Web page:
As I See It

Happy Mother’s Day

Mother’s Day – as I reflect on my mother and this day that we celebrate, I also must consider how different it is to be a mother in 2015. In 1950, the rate of divorce was around 26 percent. In the 2013 census, it was approximately 50 percent, so we can assume it is somewhere above 50 percent five years later.

In 1950, the percentage of working mothers outside of the home was approximately 34 percent, according to the Bureau of Labor Statistics. The most interesting statistic I saw while examining the latest Bureau of Labor Statistics was that 70 percent of mother’s at age 18 years are in the workforce.

So, on this Mother’s Day, we must realize that the role and conditions of motherhood are changing. Families are less stable and permanent. About half of the babies born today will be out of wedlock, and most of those mothers will be destined for the workforce, the welfare roles or both.

A mother raising children today faces tremendous challenges. Another interesting statistic is that more and more women are choosing not to have children. I can certainly understand that when statistics show almost certain poverty in being a single mother.

If we take our heads out of the sand and look at the breakdown of the family, we will have to admit we are in a cultural decline. We live in a time when immediate gratification is more important than personal responsibility. We have men creating life and then not willing to care and nurture that life. We have young women willing to become mothers without any structure in place to protect their children. There is no thought of tomorrow, no thought for the next generation.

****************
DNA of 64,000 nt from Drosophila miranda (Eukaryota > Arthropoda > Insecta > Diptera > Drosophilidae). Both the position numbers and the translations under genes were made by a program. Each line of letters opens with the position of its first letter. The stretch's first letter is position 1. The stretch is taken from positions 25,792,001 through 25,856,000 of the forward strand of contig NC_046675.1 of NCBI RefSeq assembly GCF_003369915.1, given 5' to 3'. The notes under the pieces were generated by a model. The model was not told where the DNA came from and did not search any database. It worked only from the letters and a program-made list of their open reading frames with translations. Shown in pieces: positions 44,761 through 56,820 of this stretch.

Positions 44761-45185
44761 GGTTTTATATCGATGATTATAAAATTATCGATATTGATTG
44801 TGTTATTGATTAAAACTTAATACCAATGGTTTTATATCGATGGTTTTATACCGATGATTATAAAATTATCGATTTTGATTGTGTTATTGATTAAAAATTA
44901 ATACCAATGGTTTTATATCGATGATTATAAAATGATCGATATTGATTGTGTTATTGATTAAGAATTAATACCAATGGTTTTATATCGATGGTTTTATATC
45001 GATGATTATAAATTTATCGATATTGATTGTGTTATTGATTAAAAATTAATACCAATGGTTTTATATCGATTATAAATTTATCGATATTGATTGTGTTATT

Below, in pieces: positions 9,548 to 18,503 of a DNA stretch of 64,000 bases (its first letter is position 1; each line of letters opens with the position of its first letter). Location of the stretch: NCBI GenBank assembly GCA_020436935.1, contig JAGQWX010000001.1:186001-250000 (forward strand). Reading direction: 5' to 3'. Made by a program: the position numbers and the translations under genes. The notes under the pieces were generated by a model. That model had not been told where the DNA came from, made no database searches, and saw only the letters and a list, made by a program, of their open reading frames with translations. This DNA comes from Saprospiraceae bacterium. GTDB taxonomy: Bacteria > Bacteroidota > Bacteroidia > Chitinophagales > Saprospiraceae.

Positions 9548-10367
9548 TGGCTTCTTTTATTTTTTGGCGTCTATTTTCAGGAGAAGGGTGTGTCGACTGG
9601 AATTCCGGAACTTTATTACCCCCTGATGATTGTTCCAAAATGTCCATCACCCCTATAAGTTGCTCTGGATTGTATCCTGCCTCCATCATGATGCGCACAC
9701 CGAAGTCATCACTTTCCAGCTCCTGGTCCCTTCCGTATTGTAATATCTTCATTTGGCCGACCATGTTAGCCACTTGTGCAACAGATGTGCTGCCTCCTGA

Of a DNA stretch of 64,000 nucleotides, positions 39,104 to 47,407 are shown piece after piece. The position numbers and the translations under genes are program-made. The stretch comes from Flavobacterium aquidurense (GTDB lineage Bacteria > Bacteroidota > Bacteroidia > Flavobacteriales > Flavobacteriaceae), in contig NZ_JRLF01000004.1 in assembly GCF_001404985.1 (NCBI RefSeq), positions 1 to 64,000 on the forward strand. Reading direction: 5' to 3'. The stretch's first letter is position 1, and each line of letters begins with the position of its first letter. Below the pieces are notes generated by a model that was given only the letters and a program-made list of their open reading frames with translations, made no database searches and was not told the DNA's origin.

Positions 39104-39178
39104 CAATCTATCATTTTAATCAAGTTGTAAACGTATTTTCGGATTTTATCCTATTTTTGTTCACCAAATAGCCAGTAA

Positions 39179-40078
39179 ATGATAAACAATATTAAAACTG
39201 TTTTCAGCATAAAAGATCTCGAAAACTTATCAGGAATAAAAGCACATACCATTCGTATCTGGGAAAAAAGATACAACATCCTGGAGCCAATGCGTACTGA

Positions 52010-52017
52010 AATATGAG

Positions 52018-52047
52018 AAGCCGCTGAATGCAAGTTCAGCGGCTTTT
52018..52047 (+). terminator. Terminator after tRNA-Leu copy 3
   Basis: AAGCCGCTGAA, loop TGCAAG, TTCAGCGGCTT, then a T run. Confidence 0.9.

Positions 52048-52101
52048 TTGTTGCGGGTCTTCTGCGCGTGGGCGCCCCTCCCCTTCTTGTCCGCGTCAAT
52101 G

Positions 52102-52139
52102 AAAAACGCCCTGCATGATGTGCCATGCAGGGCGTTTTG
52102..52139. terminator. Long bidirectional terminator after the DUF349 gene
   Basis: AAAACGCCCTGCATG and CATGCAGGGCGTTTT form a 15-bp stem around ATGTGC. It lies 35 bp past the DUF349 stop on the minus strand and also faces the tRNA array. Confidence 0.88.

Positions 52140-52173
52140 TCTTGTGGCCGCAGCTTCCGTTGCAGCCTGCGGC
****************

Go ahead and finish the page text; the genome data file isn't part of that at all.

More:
This is not just a problem in America – Europe, Russia and most other developed countries have negative birthrates. We seem to be living in a society where self supersedes family.

It is my hope that, on this Mother’s Day, we look at not just mothers but the whole importance of family.

At this point in our history, there are fewer divorces in the Hispanic communities. The concept of family values is still a strong part of the Hispanic ethic.

I think it is important that Hispanics hold onto that value and shun the self-oriented culture that prevails among many Americans. I hope the Hispanic culture will not opt out for dependency on government, which encourages the breakdown of families, self-reliance and self-respect.

On this Mother’s Day, I pray that Americans will adopt the very best of the Hispanic culture and make America stronger in the future with strong families and loved children.

Graham Hetrick

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